It was a stormy day on Aug. 9, 1986. U.S. Park Police Officer Richard Deriso received a call from his dispatcher to be on the alert for abandoned vehicles in the Hains Point area because of severe flooding.

Upon reaching the site in East Potomac Park, Deriso noticed an orange car drifting along the river with two screaming passengers inside. In a matter of minutes, as the car began to sink into more than 10 feet of water, Deriso jumped in, followed by two citizens, and rescued the motorists. There were no injuries.

That incident has won Deriso, 38, recognition in Parade magazine as one of the nation's top 10 police officers. He was honored this month for exemplifying "heroism and bravery" in a situation of extreme emergency and danger.

His efforts also brought him awards from the International Association of Police Chiefs and the U.S. Department of Interior.

But Deriso plays down his role, saying he was just doing his job. "There are thousands of officers who are saving people's lives every day," Deriso said. "I haven't done anything extraordinary. I felt a sense of responsibility for the people when I saw them. They didn't react when I tried to motion them to steer the car toward the side. So I had no choice but to jump in."

Maj. Richard Cusick, a spokesman for the U.S. Park Police, said that Deriso's actions are noteworthy and that overall, "park policemen don't get the public recognition they deserve. We are a full service police agency, and many people don't realize the extent of our work."

"When one of our guys receives an award, it gives others the motivation to do a good job," Cusick said. He added that inevitably every police officer has an experience of going beyond the call of duty. Usually, Cusick said, that officer writes off the experience as "part of the job."

Park Police Sgt. William Lynch said of Deriso, "He is a very competent and qualified officer, very articulate and works well with his peers . . . and we are fortunate to have such a person."

Lynch added, "The significant thing about what Officer Deriso did . . . is that he started on the force virtually one year prior to that. So he was essentially a rookie on his own for about six months. Considering the high degree of danger and risk, he stands out for the quick action he took."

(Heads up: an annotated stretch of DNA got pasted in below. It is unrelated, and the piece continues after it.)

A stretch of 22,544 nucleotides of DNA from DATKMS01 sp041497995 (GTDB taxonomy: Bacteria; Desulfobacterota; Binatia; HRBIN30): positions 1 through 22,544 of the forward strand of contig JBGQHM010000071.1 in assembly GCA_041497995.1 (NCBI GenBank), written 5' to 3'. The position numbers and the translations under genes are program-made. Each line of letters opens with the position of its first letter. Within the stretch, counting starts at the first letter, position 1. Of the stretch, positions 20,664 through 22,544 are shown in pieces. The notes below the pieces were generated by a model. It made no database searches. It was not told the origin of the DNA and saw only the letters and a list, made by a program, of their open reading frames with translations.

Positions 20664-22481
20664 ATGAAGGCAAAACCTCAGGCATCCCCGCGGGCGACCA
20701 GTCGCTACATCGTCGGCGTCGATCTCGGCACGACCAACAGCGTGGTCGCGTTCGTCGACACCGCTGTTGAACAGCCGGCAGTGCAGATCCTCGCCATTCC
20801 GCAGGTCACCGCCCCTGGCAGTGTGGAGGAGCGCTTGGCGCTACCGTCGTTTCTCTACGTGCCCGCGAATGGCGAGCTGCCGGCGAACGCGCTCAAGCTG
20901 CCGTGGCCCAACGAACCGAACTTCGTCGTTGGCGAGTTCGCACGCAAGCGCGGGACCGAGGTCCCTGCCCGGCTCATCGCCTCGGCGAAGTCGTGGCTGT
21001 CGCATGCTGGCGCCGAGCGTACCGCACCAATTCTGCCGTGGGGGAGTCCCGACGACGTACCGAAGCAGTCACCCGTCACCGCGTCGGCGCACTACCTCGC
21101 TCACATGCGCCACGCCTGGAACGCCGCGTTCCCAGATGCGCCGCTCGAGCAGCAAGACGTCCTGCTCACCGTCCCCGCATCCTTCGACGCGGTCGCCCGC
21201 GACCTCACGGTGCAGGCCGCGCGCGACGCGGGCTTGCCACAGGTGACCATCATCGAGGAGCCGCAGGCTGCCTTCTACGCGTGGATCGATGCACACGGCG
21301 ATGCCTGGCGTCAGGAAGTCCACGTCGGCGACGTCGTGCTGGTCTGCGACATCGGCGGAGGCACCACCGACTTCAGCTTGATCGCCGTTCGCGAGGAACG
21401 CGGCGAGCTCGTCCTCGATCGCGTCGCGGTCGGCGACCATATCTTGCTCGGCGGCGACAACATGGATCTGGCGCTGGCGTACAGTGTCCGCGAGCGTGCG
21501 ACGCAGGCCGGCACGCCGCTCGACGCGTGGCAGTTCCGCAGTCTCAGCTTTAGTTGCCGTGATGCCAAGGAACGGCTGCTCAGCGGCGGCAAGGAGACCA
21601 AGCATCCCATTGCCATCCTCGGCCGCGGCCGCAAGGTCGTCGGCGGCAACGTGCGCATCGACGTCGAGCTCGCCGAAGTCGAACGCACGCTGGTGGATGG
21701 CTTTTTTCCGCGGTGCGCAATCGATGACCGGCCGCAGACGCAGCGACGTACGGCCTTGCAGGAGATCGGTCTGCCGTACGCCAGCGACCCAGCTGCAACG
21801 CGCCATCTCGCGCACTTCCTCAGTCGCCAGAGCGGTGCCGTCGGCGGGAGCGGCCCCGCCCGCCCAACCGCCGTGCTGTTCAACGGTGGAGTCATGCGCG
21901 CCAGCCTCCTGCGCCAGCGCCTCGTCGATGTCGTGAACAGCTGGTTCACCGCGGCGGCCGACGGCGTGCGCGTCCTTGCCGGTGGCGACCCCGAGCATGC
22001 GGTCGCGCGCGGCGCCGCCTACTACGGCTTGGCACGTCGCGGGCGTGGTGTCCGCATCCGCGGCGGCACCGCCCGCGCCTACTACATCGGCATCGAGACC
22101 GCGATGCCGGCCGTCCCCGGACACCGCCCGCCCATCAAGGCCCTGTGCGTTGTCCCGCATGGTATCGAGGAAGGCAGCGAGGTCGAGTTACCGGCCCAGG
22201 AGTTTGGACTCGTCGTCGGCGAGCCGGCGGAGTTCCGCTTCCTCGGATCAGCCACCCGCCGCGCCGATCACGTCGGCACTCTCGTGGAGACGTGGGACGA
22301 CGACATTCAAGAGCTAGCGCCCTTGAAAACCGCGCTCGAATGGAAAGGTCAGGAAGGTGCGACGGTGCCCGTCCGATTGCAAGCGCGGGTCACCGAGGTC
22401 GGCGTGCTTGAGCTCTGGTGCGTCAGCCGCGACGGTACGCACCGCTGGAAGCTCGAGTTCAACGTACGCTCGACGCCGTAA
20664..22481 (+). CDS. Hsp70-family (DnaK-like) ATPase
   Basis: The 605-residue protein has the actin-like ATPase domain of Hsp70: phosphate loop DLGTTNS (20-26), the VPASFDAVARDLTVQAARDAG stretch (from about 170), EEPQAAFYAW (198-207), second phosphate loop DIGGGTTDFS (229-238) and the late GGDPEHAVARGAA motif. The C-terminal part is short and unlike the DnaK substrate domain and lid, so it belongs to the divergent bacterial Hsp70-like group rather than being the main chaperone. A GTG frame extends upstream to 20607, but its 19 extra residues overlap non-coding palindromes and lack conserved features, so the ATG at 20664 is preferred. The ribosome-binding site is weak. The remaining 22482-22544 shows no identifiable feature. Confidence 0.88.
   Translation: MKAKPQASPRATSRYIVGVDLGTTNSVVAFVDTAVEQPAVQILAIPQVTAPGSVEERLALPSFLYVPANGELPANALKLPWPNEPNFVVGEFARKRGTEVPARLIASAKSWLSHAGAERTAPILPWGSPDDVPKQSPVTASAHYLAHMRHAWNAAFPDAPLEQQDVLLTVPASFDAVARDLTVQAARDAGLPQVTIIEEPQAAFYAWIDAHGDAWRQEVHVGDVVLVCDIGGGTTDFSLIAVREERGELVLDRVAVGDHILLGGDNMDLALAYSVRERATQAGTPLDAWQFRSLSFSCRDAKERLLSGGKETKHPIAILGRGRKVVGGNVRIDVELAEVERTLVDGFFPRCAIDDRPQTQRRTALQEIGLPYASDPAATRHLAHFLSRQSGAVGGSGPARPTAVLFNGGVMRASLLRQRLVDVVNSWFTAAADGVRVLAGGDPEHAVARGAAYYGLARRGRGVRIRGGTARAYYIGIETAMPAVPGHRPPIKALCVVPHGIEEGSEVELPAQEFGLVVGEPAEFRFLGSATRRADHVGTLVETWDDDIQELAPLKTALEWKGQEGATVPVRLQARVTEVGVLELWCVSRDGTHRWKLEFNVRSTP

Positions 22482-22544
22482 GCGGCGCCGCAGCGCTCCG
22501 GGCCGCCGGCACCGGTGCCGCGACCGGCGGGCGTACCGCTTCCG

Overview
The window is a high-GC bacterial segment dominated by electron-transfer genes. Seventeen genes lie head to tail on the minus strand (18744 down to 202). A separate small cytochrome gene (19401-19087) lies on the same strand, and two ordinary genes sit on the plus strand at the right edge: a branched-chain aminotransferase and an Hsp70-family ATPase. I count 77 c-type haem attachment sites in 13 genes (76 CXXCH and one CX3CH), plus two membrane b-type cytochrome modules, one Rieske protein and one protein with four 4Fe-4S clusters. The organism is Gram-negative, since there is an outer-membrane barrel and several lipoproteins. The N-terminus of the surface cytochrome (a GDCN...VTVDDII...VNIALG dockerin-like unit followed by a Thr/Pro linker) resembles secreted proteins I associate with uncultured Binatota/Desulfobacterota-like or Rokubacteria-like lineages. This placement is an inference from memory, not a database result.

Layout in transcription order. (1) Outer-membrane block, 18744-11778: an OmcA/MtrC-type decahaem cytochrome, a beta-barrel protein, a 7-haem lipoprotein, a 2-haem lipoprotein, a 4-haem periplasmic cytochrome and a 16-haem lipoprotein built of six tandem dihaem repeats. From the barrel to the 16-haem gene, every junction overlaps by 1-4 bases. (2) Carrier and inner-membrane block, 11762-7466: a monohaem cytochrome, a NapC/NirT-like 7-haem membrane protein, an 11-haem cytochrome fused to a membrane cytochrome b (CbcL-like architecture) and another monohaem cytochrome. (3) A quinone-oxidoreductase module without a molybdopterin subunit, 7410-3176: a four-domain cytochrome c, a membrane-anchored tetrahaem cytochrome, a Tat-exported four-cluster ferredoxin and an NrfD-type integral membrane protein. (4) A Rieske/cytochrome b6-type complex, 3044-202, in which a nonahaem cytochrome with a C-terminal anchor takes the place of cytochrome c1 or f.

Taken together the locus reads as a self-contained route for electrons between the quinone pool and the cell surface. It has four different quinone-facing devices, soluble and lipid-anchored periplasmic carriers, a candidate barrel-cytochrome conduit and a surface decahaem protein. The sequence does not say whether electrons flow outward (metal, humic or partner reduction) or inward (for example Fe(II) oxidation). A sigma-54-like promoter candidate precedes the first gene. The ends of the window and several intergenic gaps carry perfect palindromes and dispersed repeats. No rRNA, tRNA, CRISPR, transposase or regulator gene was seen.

Deriso stresses that police officers are trained to act appropriately in emergency situations. "In the middle of things like that, there is no danger. I felt supreme confidence . .. but a police officer has to be able to make quick, intelligent decisions. The legal system wrestles with the decisions we make every day."

He added that the job of a police officer involves constant contact with people , and that a certain amount of "sensitivity and emotion" is necessary.

But Deriso said the U.S. Park Police are "suffering from a negative-image crisis in the community. We are often perceived as the lazy, shiftless person who walks around beautiful parks all day . . . but that couldn't be further from the truth."

Deriso left his career as a chemist to join the police force two years ago "because I wanted a career change and I felt I could do the job." He said the strong sense of camaraderie among his peers as well as family support are the key factors to his success.

"He is probably one of the most unselfish persons I know," said Deriso's wife Sheila. "He's not in very much for the limelight. When something goes wrong he panics after the fact, but before, he's a pretty controlled person. He believes in being the best that you can at whatever you do."

But the Silver Spring resident shies away from such names as "hero" and "leader." He explained: "Being a leader is not a conscious decision unless a person is actively seeking it, like a political office. Whether you want it or not, you become a leader when you are thrust into a situation and have to initiate an act. In that case, you don't have a choice in leadership."

He added, "A hero is nothing more than a normal person placed in an extraordinary circumstance, who makes the right decision. Anyone can be a hero by being at the right place at the right time and doing the right thing."